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mickeymoose 20th June 2012 09:02 PM

Antique radio info
This site has a lot of info on old (memory lane) radios. Data, picture & schematics. Antique Radios, 120 000 Antique Radios on display mainly German and Dutch.
Mod: please move, if there is a better spot. E

Mr_Zenith 22nd June 2012 11:36 AM

One caveat: this is a pay site. It's up to each individual to decide whether $25.00 USD is a fair price to pay to access such data. Those who work on vintage television, hi-fi or European radio sets may find this a small price to pay for such an invaluable resource. Restorers of old US radio sets from the 20's through the 40's may be better served by going to sites such as Nostalgia Air. BAMA is an excellent free resource for vintage amateur radio and test gear.

That said, this site does contain an immense number of documents; it almost always comes up as a specific result whenever I do a Google search.

geraldfryjr 22nd June 2012 12:45 PM

Awesome, Thanks for the links !!!
Now I gotta go out to the garage and get the chassis number off of my Airline radio.

jer :)

Mr_Zenith 22nd June 2012 01:27 PM

How old do you suppose that old set is? Most of the Monkey-Ward sets from the 1930's are right good-looking, especially the table models.

Restoring antique radio sets is how I got into the DIY audio hobby. It taught me how to solder, identify problem components and read schematics. It was forums like this that taught me how to do all of this safely.

BTW: I forgot to give my thanks to the OP for mentioning this resource! :) It really does have a lot of schematics for quite a few of the more obscure RCA console stereos from the 50's and 60's.

geraldfryjr 22nd June 2012 01:34 PM

Mine is a 1938 model If I remember correctly.

I will run out right now and get the chassis number.

jer :)

geraldfryjr 22nd June 2012 01:54 PM

It is a 83 WG-403B.

I got it in working order in 1977 and since then I have lost the prints.
The case has been damaged but I still have all of the pieces except 3 of the knobs I think.
It is all orginal but won't be after I repair it.

When I got it I used to listen to it all of the time but I needed the 5U4 rectifier for my guitar amp.
I was 14 at the time so I thought I would be smart and solder in some silicon rectifiers and botch it up and shorted out the transformer, I mean smoked it bad!

Before the case got damaged I had lots of opportunities to get a new transformer,But since I had lost the print I couldn't remember what the plate winding voltage was.
Now it has sat so long the film drum has almost all turned to dust.
So it is going to be a long and grueling restoration but I will get to it one day and it will be well worth the memories and the joy I had with it after saving it all of these years.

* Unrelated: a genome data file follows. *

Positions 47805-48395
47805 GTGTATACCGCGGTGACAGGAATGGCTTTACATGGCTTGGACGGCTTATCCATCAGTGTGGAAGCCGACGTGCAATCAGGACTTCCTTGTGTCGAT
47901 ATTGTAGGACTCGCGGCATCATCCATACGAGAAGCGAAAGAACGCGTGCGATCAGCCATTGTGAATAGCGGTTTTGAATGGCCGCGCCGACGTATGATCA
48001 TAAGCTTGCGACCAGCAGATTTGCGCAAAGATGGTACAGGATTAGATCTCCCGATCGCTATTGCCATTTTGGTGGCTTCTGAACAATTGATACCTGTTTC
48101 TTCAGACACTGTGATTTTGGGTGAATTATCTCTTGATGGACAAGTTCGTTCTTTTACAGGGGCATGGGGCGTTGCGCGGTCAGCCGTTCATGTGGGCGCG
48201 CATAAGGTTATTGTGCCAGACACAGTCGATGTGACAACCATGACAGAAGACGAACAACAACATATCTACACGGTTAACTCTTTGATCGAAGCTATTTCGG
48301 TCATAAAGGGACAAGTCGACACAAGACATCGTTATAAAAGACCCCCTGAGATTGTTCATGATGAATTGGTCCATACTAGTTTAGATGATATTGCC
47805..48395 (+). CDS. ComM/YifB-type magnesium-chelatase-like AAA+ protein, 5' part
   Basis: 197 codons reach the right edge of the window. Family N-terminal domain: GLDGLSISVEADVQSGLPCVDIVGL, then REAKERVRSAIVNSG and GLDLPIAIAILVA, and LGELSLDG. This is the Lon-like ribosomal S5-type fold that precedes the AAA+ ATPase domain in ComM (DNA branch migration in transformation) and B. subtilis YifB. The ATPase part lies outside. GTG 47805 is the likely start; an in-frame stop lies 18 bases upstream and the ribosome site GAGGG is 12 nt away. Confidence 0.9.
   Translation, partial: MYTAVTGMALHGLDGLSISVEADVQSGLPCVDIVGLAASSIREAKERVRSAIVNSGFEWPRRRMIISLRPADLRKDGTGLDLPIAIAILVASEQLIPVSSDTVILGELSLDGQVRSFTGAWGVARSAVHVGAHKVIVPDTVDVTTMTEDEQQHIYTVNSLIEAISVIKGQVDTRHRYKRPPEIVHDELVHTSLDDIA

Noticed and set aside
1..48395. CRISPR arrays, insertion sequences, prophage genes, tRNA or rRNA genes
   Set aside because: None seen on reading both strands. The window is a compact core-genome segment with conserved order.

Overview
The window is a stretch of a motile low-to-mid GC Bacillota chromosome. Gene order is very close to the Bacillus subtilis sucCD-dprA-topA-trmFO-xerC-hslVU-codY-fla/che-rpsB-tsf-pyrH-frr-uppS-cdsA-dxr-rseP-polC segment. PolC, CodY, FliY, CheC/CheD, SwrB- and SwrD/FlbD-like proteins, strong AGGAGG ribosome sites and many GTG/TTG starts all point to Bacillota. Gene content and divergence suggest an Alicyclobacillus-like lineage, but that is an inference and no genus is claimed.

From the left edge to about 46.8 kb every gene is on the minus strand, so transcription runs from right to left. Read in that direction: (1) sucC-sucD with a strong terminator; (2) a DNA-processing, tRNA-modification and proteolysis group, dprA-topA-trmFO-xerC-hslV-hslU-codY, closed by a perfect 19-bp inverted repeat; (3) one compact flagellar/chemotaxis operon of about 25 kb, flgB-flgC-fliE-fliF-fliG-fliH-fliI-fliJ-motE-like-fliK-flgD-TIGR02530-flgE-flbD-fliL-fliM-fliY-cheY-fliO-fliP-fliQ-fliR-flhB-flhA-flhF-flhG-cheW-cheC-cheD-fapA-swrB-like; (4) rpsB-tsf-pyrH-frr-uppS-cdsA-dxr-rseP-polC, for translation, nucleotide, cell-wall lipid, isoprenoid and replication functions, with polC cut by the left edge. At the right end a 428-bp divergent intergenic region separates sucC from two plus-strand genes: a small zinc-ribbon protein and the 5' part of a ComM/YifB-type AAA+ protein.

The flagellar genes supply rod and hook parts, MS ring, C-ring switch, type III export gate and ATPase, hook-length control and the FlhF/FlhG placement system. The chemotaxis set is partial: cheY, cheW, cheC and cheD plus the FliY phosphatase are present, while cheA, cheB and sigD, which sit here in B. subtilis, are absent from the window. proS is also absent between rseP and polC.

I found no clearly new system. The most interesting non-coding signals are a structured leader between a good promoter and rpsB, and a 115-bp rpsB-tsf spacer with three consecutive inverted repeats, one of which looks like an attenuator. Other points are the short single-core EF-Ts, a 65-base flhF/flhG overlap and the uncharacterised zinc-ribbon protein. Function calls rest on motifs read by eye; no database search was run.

I did my best to keep it in superb condition, But the case damage was not caused by me, but it really sucks.

It is a stand up version and I will post some picture some time when I dig it out, As it was very quite beautiful.

I also have an old Central Electronics Ham transmitter something 100 their big one, and, I found the prints for that one on the BAMA site as well.
I have had that thing since 1995 that I picked up for $35 and it worked as well, But the output was weak.

jer :)

P.S. Maybe it was a 1934 or earlier it is very hard for me to remember. :)

geraldfryjr 22nd June 2012 02:10 PM

Darn, The Chassis number is not listed but it appears that the 62-403 is basically the same.

jer :)

lcsaszar 22nd June 2012 02:45 PM

This site might be also interesting. Check the extensive Links collection.

Old Hungarian Radios Homepage - Contents

Mr_Zenith 22nd June 2012 03:02 PM

Is it this one?

Depending on the manufacturer, the model number is usually more important than the chassis number when initially looking for a schematic in the Rider's manuals. The simple reason is that many manufacturers used the same chassis for multiple models. To make matters even more confusing, many of the models sold by the big catalog stores (Sears & Roebuck, Montgomery-Ward, etc) were actually made by some of the smaller radio companies who themselves sold their own product lines. Sparks-Noblitt and Stewart-Warner are two such makes that spring to mind.

Once the appropriate Riders schematic is found, there is usually a chassis number (or number(s) shown as a secondary identifier to help eliminate confusion.

Restoration of the movie dial celluloid is possible, but it's sort of a specialty procedure. Restoration of the electronics is more straightforward, even given the damage from your more youthful antics. It's definitely a set worth keeping! Once the schematic is found, you can suss out the voltages and buy a suitable power transformer. Just beware that the speaker magnet is actually the choke coil for the power supply...

mickeymoose 22nd June 2012 03:05 PM

Thanks for the link! I remember Orion from my teenage years, I did not realize these are Hungarian. And I thought all the Hungarians ever invented was the sparkplug and variable-pitch propeller (and fabulous food). Go figure! E

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